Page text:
Experience

Online Exhibits

Her Vote. Her Story.

Ratified 100 years ago, the 19th Amendment to the U.S. constitution restored women’s legal right to vote. Many women—and men—organized, protested, penned pamphlets, endured prison, and braved hunger strikes in support of women’s suffrage.

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Merilee Mostov, Curator, takes you inside the show.

For many years, the 19th Amendment mostly benefited middle and upper class, white women. Additional laws and amendments were needed to assure equal voting rights and access for all women and men.

Photograph of Millenium Quilt, 2000

Model Voting Machine

Voting Infographic

2016 Voting Percentages

Maxine Johnson, 2016

You may be familiar with Seattle’s iconic grunge music scene pioneered by local bands such as Malfunkshun and March of Crimes. You may not know that many other accomplished bands have emerged from the island.  Diverse in style, they all shared an intrepid DIY approach.

The Story

Concerts

Bands play in private homes, on porches, and in garages and barns.

Bands

Although the punk subgenres — hardcore, horror, straightedge— feature prominently, the scene was influenced by a wide range of musical styles. Many musicians have formal musical training; others are self-taught, learning whatever instrument is needed to round out a band.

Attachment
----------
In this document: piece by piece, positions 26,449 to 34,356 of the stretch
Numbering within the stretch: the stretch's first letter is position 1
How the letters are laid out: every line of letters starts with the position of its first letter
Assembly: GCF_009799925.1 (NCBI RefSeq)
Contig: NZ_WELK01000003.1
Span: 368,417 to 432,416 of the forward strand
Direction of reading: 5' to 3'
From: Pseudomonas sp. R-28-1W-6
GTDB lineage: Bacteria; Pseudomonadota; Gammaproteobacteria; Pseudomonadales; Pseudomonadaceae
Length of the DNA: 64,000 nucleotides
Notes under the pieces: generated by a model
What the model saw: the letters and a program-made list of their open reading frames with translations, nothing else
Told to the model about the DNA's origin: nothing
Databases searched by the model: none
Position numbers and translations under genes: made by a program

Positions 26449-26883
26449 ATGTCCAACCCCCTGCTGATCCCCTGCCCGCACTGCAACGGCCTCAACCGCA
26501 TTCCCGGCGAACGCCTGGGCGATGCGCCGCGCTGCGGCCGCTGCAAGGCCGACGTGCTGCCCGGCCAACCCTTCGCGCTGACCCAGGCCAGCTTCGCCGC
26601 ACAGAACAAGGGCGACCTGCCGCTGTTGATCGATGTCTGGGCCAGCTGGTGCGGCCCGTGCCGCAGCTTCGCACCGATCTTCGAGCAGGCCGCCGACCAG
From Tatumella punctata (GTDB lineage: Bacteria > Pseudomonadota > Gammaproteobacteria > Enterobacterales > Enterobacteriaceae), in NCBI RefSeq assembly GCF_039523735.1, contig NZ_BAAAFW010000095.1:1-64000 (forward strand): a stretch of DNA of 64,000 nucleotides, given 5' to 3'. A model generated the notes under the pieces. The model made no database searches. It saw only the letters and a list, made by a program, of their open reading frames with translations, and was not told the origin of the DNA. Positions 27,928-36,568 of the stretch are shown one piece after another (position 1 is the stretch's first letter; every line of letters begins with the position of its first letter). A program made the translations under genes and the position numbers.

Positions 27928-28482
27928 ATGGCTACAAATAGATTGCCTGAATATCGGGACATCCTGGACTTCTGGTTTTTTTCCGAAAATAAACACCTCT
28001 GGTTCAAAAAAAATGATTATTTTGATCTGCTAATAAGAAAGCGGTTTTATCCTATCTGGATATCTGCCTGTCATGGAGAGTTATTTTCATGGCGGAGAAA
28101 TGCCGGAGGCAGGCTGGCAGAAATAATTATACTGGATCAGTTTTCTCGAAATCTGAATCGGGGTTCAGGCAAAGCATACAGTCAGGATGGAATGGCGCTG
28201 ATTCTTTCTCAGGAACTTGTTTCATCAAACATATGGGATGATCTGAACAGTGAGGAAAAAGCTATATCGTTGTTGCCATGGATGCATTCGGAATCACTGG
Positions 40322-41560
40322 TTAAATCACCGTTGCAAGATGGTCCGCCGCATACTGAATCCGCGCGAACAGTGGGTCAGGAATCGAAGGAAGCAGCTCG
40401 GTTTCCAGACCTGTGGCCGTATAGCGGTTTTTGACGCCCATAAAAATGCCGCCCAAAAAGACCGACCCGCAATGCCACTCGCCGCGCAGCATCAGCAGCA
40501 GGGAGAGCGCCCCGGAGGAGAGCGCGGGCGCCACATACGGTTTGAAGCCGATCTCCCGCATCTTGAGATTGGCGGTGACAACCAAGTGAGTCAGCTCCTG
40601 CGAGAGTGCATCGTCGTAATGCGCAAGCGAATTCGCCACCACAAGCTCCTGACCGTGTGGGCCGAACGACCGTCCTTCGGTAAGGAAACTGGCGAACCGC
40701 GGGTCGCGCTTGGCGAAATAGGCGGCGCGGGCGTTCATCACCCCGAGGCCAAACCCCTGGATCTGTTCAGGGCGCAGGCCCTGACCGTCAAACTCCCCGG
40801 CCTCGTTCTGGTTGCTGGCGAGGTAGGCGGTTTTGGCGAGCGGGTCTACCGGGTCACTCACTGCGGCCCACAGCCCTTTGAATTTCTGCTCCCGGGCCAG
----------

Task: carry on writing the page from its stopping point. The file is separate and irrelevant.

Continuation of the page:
DIY

Bainbridge Island teens compose and produce their own music, book and manage concerts and design band graphics.

Community

The musicians and fans promote a close community, welcoming and supporting teens who do not identify with or who feel marginalized from mainstream Bainbridge Island culture.

The independent teen music scene is not monolithic; it’s eclectic and ever-changing. Bands form and evolve with different players and many teens align with multiple projects. Some bands embrace a punk sound and ethos. Others lean towards glam rock or metal. Influenced by new wave, folk, electro, reggae, punk and classic rock, each band synthesizes its own sound.

Hear from the Musicians

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Ryan Mathews,

Apparitions 2013

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Dylan Kerbrat,

The Displacements 1995

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Jonathan Evison,

March of Crimes, Ca 1985

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Alexandra Crockett,

Corralexion Nesht 1999